Archive for August, 2010

The Gentleman vs. The Thug (Or The Pulpit As Boxing Ring)

Saturday, August 14th, 2010

From Doug Wilson’s Blog and Mablog, August 7, 2010, something that wonderfully illustrates the absurdity and depth of the “fear of the feminine” held by today’s patriarchs:

“At the same time, because of sentimentalism and pietism, the definitions of piety have become increasingly feminized. The definition of what constitutes devout piety has drifted into feminine territory, and ministers have labored to keep up with the shifting expectations. The sweetest and gentlest boy in the church is the one who is told repeatedly while growing up that he really ought to consider seminary. The boy who garnered seventeen black eyes and three broken arms while growing up is never told that by anybody” (Why Ministers Must Be Men, p. 42, Douglas Wilson, excerpted August 7, 2010, Blog and Mablog).

So the black-eyed adolescent brawler is never encouraged to seek out seminary, and this is held up as just another example of the failings of today’s evangelical churches — a mystery, if not a mallady. Huh. Well, OK — I’ll bite.

Could it be that the pastorate isn’t recommended for a young man like this because he’s what’s commonly referred today as a thug? And could it be that an attitude of combativeness, belligerence, and hot-headedness that earns 17 black eyes throughout a boy’s adolescence could indicate a temperament unsuitable for pastoral leadership? Might it be — and perhaps I’m going out on a limb here — that a kid like this needs to be pastored and not to be, himself, a pastor? A a fight-ready, battle-hungry guy disqualifies himself for the ministry. This is what the Bible says, although it’s seen as a fairly malleable standard, reinterpreted and drenched in machismo at some churches in Moscow. Like, maybe, the one that’s held boxing matches for its little boys . . .

I’m pretty sure that’s it. But could it be instead that strong, manly patriarchs are so terrified of women’s gifts and leadership that anyone not possessing a uterus is deemed more suitable for the pastorate than anyone who does possess one — even if the not-female is found to be demonstrably not-Godly? That would be a shame, and any patriarch who suggests not only that gentle young men are somehow suspect, but also hints that the thuggish among us could do a good job of ridding the Church of its apparent and unbridled femininity, is someone who either ought to be ashamed, or simply has no shame.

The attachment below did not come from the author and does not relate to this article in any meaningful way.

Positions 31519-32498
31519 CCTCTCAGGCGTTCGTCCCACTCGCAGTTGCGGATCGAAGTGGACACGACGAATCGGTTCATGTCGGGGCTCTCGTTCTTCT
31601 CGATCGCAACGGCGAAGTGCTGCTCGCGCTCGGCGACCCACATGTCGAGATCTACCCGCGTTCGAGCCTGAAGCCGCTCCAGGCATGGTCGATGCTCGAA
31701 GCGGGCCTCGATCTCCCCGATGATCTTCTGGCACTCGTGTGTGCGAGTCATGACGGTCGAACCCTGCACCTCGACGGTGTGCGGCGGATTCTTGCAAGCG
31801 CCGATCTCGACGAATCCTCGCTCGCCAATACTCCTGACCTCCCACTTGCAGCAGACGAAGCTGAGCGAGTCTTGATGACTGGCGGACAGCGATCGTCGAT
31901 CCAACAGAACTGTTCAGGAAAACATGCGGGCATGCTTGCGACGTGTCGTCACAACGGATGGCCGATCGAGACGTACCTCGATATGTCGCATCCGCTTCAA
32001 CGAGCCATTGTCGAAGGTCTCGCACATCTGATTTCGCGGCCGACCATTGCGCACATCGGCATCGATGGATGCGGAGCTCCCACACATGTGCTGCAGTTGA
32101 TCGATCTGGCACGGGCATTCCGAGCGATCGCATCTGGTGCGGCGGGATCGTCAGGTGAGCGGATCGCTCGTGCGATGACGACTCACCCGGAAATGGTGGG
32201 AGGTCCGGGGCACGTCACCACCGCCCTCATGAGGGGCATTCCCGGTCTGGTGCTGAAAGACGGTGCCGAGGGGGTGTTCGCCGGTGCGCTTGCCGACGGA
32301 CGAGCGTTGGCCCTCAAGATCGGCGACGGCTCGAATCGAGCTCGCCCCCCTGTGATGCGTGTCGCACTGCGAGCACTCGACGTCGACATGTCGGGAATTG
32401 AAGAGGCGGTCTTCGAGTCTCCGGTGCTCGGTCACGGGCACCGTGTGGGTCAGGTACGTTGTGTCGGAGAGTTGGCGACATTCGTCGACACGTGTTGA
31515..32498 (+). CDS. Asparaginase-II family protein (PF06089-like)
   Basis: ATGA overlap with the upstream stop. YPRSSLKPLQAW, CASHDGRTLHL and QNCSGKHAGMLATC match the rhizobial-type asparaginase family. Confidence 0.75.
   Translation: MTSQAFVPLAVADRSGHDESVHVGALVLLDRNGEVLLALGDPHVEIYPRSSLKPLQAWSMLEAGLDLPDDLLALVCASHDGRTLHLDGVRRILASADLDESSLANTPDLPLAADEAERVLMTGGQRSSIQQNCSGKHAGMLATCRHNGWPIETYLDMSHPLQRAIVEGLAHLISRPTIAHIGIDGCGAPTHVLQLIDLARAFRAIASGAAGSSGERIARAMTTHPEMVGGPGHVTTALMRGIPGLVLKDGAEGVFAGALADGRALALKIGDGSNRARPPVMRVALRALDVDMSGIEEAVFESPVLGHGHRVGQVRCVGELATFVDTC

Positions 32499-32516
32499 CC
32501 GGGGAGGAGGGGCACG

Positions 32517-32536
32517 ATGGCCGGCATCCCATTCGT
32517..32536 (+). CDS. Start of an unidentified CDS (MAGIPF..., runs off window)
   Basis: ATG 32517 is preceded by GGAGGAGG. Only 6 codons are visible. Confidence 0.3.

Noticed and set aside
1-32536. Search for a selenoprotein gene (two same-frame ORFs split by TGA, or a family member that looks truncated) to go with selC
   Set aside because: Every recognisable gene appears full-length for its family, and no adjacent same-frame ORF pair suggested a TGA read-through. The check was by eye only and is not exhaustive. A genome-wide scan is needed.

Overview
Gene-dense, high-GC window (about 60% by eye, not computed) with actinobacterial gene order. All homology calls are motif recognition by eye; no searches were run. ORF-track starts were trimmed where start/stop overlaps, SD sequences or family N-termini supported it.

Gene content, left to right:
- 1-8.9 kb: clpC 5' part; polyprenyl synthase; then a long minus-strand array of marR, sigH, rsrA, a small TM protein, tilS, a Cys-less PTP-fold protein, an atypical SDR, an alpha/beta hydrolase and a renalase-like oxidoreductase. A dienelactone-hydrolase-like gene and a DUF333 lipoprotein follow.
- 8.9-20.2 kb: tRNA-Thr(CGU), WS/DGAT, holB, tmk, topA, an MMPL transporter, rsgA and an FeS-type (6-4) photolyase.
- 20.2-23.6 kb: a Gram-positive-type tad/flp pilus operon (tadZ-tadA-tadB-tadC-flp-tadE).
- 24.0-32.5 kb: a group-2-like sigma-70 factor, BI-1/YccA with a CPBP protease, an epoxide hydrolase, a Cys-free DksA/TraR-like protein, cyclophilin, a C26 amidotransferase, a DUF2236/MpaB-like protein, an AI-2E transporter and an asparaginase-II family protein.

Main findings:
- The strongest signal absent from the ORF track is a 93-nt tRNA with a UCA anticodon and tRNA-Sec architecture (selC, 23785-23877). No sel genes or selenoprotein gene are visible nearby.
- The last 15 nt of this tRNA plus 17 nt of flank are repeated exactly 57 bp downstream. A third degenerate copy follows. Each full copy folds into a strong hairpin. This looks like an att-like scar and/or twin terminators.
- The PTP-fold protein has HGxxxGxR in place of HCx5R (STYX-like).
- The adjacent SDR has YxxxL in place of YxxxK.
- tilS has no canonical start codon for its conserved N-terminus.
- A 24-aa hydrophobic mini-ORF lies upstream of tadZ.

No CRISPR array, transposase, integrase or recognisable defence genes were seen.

I’m a generous sort, so take your pick. Because what Wilson says here is shameful, and he really ought to be ashamed. That he’s not is tragic. And, by the way, it’s him who posted the excerpt from his book, not me, so no fair crying out that a greater context is lacking — the offended reader who would take me to task for reading too much into his words needs to look for another defense. There is none, but one thing I’ve found true of staunch patriarchs is that the more shaky a theology, the more shameful a practice, and the more indefensible a tradition, the more energy is expended in rallying to its defense.

So have at it, boys. Just remember that your disagreeing with me on this one means that you embrace — and consider Godly — the notion of brawlers and belligerents in the pulpit. May God in his mercy never permit you what you seem hell-bent on defending.

A Perfect Storm . . .

Friday, August 13th, 2010

An unplanned trip out of town, a long-anticipated houseguest, illness, and another trip scheduled for this weekend have all combined to keep from posting for nearly two weeks, meaning that my arguments for full participation in the Church for women and for service to the Body determined not by gender but by gifting, has stalled.

But not for lack of energy, and certainly not for lack of evidence. I will resume my discussion on the 17th with a look at Genesis 1 and 2 and claims of God-ordained “headship” between Adam and Eve prior to the Fall, and then I’ll wrap up with what I first mentioned at the beginning of this series: My dismay over Tim Bayly’s assertion that the Church shows contempt for women when it lets them serve in positions of leadership. While I hope, always, to speak with gentleness, I won’t just “go easy” on such a patently ludicrous statement . . . or one those who feign concern for women while defending the Biblically indefensible, given that I’ve not heard much from them on the myriad actual displays of contempt women suffer daily.

So . . . stay tuned!